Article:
One of the things that makes a photograph successful is that attention is directed to the subject. This can be done with good lighting, muted backgrounds, or graphic design. An important design element that directs our attention into the heart of a picture is called a leading line. This is a line that usually begins at the bottom of the composition and extends into the heart of the scene...
My favorite season for nature photography is winter. The air is crystal clear, trees often stark, graphic forms against a background of dazzling whiteness, and the profound quiet and solitude of a frigid day in the wild can be an overwhelming...
If this were a perfect world, ice cream would be good for you, celery would be fattening, and camera manufacturers would arrange the controls on all flash units in the same place. It’s too bad on all accounts.
Even though portable flash units have buttons and dials in different places, the basic functions of the various features are the same. In this section, I will go over them and explain when to use them. You will probably need to consult the manual that came with your flash to identify where the features I discuss reside on your unit. Whenever you travel away from home, it’s a good idea to have this manual with you because if you don’t use a function for a while, it’s easy to forget where it is and how to use it.
Combining color with black and white is a way to focus attention on a subject or one aspect of a picture. This is similar to throwing a background out of focus so our concentration is directed to the in-focus part of an image, or placing a black background behind something so we have nothing else to look at except the subject. You make one area of a picture color and convert the rest of it to black and white, and it is a very unique way to direct a viewer’s attention where you want it.
Monochromatic color themes have been around since the inception of photography. Toning black and white prints with a sepia toner was begun at a time when photographers could only dream of color. The noxious fumes made the darkroom work memorable, to say the least. With digital technology, we can get the same look of a toned print. When I first started learning Photoshop, I translated my knowledge of the darkroom into the digital world. In other words, I learned how to create in the computer the same effects that I had been creating in the darkroom.
As much as I love to capture subjects with saturated color because of the powerful visual impact they offer, I also seek out the opposite end of the spectrum. Subtle and desaturated colors create impact in a very different way. There seems to be a magical quality in nature, for example, when you shoot in fog or low clouds. This is one of the reasons I like photographing at dawn and sunrise because if there is humidity in the air, this is the best time to find these conditions. The colors are so soft and muted that they are breathtaking in a quiet and contemplative way.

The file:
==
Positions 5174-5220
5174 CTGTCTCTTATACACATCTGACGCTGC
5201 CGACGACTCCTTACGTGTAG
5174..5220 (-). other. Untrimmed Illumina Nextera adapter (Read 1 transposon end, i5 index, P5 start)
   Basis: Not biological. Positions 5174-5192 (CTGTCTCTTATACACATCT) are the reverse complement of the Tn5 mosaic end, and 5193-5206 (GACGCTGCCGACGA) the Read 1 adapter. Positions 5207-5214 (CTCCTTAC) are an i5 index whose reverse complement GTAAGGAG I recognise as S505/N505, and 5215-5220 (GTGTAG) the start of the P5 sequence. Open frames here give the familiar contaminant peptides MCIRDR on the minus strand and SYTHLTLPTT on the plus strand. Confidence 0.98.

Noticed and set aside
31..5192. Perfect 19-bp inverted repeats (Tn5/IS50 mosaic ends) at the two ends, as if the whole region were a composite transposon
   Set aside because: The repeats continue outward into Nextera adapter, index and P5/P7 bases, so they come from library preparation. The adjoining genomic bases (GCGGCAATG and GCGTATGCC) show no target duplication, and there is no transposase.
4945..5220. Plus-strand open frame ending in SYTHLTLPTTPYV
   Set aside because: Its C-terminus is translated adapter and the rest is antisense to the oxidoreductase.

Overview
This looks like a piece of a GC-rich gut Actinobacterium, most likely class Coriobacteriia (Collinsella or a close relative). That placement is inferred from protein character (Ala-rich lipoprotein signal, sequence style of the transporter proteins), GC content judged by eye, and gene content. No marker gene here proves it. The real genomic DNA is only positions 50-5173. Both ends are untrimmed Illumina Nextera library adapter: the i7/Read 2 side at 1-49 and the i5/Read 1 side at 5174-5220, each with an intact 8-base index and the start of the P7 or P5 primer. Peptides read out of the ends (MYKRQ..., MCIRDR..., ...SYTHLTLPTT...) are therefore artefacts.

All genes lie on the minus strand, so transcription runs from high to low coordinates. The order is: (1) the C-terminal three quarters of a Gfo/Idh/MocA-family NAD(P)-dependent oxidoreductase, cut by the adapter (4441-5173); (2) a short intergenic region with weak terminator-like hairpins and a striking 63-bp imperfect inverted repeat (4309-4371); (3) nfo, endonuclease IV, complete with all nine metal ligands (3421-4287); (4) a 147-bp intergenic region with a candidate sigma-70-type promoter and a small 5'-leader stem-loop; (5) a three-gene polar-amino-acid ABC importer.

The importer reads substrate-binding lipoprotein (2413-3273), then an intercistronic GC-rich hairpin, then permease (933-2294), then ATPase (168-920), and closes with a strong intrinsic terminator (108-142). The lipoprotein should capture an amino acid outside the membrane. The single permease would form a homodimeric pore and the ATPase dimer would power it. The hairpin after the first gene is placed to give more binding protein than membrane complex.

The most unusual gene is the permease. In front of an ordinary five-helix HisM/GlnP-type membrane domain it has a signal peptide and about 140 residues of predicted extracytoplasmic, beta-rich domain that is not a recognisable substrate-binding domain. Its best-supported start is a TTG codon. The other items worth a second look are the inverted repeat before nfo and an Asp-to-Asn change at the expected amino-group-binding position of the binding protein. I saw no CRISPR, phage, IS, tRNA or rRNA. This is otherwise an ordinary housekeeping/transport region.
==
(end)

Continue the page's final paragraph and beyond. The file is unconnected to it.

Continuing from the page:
One of the traditional compositional guidelines that many artists and photographers adhere to is that a subject’s movement should go toward the center of the frame. You can see this method of composing an image in the photo of the frigate bird (#1) that I placed on the left side of the frame; it is flying toward the imaginary vertical center line of the image. Similarly, I placed the tall...
Below is a list of my ten favorite places to photograph in the world. There are still many places that I haven’t been, and even though I’ve been to 83 countries, as of the spring of 2010, I feel like I have hardly scratched the surface. There are so many wonderful places to shoot that in ten life times a photographer would still feel he or she needed more time. All of the places on this list offer such rich photographic experiences that you could return again and again and produce a different body of work each time. They never get old.
A vocabulary word I still remember from high school chemistry is immiscible. This refers to the fact that some liquids can’t mix together to form a homogenous solution. Oil and water are an example. When oil is mixed with water, no matter how long you stir, they will never blend together to become one liquid.
Many people think that professional looking portraits of either people or animals require a multiple light setup in a studio. The traditional configuration consists of a main light, a fill light, sometimes a hair light depending on the hair—or lack of hair—of the subject, and two lights on the background. You can see what this type of lighting looks like in where I used a 4-light setup. The background was black paper and the two subtle background lights made it look gray. I set the studio strobes to provide a 3:1 lighting ratio on the model’s face.